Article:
At no time before the first hunger strike in October 1980 did the British government try to end the protest by any means other than brutalising and degrading the prisoners.

The first hunger strike involved seven men in the H-Blocks and three women in Armagh jail.

It lasted 53 days.
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An Phoblacht: Interview with Bik McFarlane

An Phoblacht, Top Stories: “The Hunger Strike will never, ever leave me”
Remembering 1981: Former H-Block O/C Brendan McFarlane

Brendan ‘Bik’ McFarlane was Officer Commanding (O/C) the H-Block prisoners during the 1981 Hunger Strike. Last Friday, 5 May, on the 25th anniversary of the death of Bobby Sands, McFarlane spoke to An Phoblacht’s ELLA O’DWYER about the journey that brought him to undertake one of the most difficult challenges ever faced by an Irish republican.

A noticeable feature of Brendan McFarlane’s personality is the comprehensive way in which he looks at things. Observant and lateral thinking, he sees the bigger picture. In terms of awareness, he has an edge. This awareness carried him through his prison sentence and, no doubt, impacted on his selection as O/C during the 1981 Hunger Strike.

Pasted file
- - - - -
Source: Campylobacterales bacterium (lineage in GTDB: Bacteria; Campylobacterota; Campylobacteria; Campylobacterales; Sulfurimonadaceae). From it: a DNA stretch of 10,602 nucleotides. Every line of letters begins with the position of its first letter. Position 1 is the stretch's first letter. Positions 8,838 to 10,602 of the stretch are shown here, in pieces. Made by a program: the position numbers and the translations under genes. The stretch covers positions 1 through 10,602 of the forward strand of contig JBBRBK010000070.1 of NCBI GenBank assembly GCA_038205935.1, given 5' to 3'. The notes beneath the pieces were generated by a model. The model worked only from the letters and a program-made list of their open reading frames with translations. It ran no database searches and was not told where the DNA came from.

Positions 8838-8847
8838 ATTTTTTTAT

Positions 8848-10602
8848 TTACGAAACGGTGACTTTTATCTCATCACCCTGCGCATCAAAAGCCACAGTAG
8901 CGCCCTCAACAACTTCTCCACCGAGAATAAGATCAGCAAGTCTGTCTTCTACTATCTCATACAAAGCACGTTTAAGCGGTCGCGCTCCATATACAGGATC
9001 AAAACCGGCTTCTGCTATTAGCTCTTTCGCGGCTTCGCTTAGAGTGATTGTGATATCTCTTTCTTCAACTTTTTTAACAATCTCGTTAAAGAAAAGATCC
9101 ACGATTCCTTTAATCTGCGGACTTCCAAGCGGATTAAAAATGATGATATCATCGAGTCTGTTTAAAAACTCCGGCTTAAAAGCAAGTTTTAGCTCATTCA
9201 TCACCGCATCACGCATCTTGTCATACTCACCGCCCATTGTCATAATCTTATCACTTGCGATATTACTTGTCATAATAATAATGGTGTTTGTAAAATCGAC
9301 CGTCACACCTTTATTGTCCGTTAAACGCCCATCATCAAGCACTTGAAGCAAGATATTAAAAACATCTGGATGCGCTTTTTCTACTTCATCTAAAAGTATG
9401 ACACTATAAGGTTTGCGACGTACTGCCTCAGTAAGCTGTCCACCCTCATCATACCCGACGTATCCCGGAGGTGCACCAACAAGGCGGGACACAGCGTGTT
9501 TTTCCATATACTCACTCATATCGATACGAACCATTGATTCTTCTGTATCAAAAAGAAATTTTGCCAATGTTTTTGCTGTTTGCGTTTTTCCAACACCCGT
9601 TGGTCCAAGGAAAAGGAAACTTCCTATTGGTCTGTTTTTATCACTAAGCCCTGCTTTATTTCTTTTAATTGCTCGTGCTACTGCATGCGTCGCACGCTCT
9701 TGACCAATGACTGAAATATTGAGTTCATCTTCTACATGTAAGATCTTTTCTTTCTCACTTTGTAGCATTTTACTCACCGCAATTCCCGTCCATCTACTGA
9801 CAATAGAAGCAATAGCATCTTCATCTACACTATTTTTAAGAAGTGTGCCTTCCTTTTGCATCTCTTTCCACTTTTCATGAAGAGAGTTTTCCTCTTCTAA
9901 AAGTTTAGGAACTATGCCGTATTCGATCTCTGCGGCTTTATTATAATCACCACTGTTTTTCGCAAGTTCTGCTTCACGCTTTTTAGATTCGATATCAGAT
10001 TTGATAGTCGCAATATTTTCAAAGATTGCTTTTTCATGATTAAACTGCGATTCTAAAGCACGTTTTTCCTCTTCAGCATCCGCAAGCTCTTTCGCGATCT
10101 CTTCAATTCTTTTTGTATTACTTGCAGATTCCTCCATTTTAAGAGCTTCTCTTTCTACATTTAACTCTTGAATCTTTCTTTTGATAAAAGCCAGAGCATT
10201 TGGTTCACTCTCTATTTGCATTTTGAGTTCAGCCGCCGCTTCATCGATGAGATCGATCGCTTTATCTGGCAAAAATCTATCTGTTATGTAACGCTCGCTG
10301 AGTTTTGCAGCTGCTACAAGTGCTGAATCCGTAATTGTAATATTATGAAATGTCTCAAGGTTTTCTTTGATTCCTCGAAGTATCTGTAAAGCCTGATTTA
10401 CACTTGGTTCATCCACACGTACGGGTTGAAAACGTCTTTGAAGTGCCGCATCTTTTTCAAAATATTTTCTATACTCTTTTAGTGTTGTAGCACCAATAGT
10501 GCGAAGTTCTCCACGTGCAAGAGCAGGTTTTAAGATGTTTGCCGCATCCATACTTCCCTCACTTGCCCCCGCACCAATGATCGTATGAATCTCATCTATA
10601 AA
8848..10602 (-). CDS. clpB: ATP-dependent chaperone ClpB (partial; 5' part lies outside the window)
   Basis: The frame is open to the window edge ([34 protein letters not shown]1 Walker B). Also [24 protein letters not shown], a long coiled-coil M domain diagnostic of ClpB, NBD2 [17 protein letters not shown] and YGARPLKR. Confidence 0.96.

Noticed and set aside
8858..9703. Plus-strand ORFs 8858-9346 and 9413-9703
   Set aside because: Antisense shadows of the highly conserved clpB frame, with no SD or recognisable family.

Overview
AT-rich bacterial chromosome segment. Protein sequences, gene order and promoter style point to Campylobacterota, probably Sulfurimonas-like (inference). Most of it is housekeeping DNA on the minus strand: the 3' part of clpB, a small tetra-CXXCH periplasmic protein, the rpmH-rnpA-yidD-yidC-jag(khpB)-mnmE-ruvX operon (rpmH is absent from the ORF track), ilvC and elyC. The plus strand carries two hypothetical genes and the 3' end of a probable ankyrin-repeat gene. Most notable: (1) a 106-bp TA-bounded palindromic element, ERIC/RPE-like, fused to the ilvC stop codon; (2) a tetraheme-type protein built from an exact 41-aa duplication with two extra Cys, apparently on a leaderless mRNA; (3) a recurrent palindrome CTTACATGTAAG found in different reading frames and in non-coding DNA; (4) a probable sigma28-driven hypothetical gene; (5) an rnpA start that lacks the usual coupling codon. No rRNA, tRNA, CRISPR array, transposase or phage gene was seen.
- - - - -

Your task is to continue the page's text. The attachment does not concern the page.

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Thatcher’s ‘offer to hunger strikers’

Thatcher’s ‘offer to hunger strikers’
Former priest reveals how IRA spurned PM’s compromise deal to save prisoners’ lives in 1981

Henry McDonald, Ireland editor
The Observer, Sunday 30 April 2006

Margaret Thatcher offered a compromise deal that would have ended the 1981 hunger strike early and saved six of the remaining prisoners who went on to die, according to the man who maintained a secret link between successive British governments and the Provisionals.

DenisBradley2Denis Bradley, the link in Derry for more than two decades between MI5 and the IRA, claims that the IRA leadership had been handed a deal in early July 1981 – which eventually the prisoners did accept, but only after six more of their comrades had starved to death. Bradley’s account contradicts claims by loyal supporters of Gerry Adams that there had been no offer on the table in July that could have ended the hunger strike after four prisoners died.
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SPRING 2013: 55 HOURS
A day-by-day account of the events of early July, 1981.


There's an inner thing in every man,
Do you know this thing my friend? It has withstood the blows of a million years, and will do so to the end.